Yes, McCloskey concedes, “The leading bourgeois virtue is the Prudence to buy low and sell high,” but such bourgeois prudence also includes the inclination and ability “to trade rather than to invade, to calculate the consequences, to pursue the good with competence.” Temperance in a commercial society certainly includes the ability “to save and accumulate,” but bourgeois temperance is “also the temperance to educate oneself in business and in life, to listen to the customer humbly, to resist the temptations to cheat, to ask quietly whether there might be a compromise here.”
The Bourgeois Virtues is a most impressive book: thoughtful, scholarly, wide-ranging, and well-written. Whether these qualities will be enough to convince McCloskey’s intended audience—“people who think that capitalism is probably rotten, and who believe that a claim to bourgeois ‘virtues,’ of all things, is laughable”—is another matter. Reaching out to the intellectuals while questioning their most cherished beliefs, McCloskey emphasizes her essential kinship with her would-be readers. Although she believes the clerisy has been persistently and grossly mistaken about capitalism, she herself remains a member of the group. The author shares the tastes of the intellectuals she hopes to persuade and accepts, it seems, the same cultural arbiters. She writes for “the readers of the New York Times or Le Monde, listeners to Charlie Rose, book readers, or at any rate book-review readers. My people. Like me.”
McCloskey also goes out of her way on several occasions to signal that, like the clerisy in general, she has nothing in common with garden-variety conservatives and especially anybody who may have voted for George W. Bush—except, that is, for preferring capitalism to socialism. Explaining the nature of faith as a virtue, she offers the following examples: “Faith is the who-you-are that finds you contributing to public radio” or “turning up to vote against George W. Bush when your vote was after all of no consequence.” Whether faith is possible for those who listen to unsubsidized talk radio, or voted for George W. Bush, is left unclear. Later the notion that the “tough-guy American style of making decisions . . . is a sacred thing” is illustrated by “George W. Bush in his maturity accepting Jesus as his personal savior.”
If McCloskey is not a typical conservative, she might yet be considered a philosophical neoconservative since, unlike many traditionalists or “paleos,” but in accord with most neoconservatives, she harbors no doubts about the superiority of capitalist society not only to socialism but also to traditional social orders. It is hard to imagine any neoconservative, no matter how convinced of the value of capitalism and democracy for the rest of the world, going further than the author when she declares that “during the twenty-first century, if we can draw back from the unfreedom of anticapitalism and adopt instead the simple and obvious system of natural liberty, every person on the planet, in Vietnam and Colombia, India and Kenya, can come to have, compliments of the bourgeois virtues, the scope of life afforded now to a suburban minority in the West.”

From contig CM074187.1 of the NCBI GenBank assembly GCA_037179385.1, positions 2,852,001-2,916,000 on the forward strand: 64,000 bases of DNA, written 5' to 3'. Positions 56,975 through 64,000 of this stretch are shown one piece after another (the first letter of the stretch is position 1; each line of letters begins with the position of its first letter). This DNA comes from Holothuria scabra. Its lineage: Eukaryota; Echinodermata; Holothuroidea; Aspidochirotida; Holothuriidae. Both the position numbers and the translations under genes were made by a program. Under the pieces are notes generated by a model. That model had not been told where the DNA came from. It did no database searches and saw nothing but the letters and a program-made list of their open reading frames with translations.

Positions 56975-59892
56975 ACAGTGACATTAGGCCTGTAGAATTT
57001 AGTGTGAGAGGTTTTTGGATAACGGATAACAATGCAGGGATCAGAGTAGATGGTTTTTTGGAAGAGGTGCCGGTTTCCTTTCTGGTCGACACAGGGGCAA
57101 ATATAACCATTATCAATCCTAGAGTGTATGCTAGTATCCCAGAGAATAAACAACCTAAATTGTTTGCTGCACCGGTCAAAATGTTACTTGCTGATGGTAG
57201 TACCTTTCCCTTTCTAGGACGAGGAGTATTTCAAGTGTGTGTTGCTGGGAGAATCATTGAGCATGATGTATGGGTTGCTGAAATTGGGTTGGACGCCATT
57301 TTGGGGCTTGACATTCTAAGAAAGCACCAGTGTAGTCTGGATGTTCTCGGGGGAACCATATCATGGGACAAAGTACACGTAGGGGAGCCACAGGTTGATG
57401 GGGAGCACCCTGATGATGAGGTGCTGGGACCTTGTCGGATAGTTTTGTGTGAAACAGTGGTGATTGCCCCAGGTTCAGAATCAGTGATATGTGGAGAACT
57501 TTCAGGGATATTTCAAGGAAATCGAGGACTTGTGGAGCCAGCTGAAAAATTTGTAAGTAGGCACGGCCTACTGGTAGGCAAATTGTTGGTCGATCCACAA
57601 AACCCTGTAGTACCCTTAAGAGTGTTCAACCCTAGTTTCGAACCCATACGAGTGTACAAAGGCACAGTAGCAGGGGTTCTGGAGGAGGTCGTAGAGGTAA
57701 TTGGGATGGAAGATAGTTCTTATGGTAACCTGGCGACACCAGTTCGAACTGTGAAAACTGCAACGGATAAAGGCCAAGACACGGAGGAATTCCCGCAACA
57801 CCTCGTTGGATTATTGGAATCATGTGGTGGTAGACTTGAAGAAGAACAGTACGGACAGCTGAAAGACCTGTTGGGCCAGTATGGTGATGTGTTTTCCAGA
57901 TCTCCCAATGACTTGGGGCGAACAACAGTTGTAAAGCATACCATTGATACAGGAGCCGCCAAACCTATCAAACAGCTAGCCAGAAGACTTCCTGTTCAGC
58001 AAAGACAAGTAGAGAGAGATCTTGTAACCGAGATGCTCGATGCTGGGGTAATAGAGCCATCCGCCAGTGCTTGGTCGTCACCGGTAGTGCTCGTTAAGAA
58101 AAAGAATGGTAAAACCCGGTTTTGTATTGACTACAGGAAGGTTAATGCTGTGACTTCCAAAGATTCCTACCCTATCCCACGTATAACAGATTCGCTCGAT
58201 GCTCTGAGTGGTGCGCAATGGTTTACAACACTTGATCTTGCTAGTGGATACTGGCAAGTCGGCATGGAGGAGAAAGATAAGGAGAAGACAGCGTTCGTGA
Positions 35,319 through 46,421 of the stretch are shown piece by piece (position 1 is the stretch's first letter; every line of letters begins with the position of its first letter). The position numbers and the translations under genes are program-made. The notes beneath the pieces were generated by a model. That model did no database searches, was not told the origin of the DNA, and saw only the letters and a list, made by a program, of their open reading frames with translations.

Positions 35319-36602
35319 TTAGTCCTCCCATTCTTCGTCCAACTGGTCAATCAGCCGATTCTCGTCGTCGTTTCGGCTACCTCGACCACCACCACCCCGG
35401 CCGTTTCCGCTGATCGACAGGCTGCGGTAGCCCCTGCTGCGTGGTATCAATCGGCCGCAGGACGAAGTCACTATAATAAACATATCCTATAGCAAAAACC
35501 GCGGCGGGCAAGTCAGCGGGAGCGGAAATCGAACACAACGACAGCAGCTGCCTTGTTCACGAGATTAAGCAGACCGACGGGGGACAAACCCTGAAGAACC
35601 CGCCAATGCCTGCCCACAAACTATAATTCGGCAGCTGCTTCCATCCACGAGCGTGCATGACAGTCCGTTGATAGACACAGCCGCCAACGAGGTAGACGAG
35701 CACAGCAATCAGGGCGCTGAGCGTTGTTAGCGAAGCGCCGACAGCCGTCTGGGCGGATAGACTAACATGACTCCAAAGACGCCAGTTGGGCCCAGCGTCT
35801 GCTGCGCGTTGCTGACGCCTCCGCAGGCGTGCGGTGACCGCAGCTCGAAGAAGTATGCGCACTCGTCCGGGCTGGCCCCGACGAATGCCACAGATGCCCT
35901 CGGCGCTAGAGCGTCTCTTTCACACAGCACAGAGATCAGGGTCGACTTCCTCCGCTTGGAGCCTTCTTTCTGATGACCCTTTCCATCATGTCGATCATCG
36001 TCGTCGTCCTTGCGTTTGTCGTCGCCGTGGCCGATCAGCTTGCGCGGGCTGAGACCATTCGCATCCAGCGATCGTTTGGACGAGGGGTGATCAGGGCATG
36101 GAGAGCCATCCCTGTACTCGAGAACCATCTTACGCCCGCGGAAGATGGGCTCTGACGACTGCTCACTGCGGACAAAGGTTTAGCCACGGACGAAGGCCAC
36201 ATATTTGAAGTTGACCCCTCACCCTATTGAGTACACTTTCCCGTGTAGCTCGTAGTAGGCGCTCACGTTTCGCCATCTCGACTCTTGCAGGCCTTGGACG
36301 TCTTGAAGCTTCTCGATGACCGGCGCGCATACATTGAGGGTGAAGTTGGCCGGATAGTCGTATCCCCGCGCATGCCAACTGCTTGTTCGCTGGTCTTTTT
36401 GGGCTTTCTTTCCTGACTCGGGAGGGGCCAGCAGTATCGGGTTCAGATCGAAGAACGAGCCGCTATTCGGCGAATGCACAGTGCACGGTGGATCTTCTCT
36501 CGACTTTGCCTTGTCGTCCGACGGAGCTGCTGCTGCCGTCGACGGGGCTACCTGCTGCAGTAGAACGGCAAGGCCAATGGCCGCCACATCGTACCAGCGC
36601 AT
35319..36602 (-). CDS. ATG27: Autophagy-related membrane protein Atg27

It turns out, however, that McCloskey no more wants to be identified with neoconservatives than with supporters of George W. Bush. According to her, “neocons seem often to want order at any cost in freedom, rather than freedom achieved in an orderly manner.” She herself is pleased by the “breaking of constraints in the 1960s that so irritates neoconservatives.” In contrast to those picky neocons, she offers cheers: “Hurrah for late twentieth-century enrichment and democratization. Hurrah for birth control and the civil rights movement. Arise ye wretched of the earth.” But after revealing her inner Frantz Fanon, McCloskey immediately has second thoughts:
No doubt it would have been better. But now the differences between her view of the movements of the sixties and that of most neoconservatives has narrowed to the vanishing point.
James Seaton, professor of English at Michigan State, is the editor of George Santayana’s The Genteel Tradition in American Philosophy and Character and Opinion in the United States.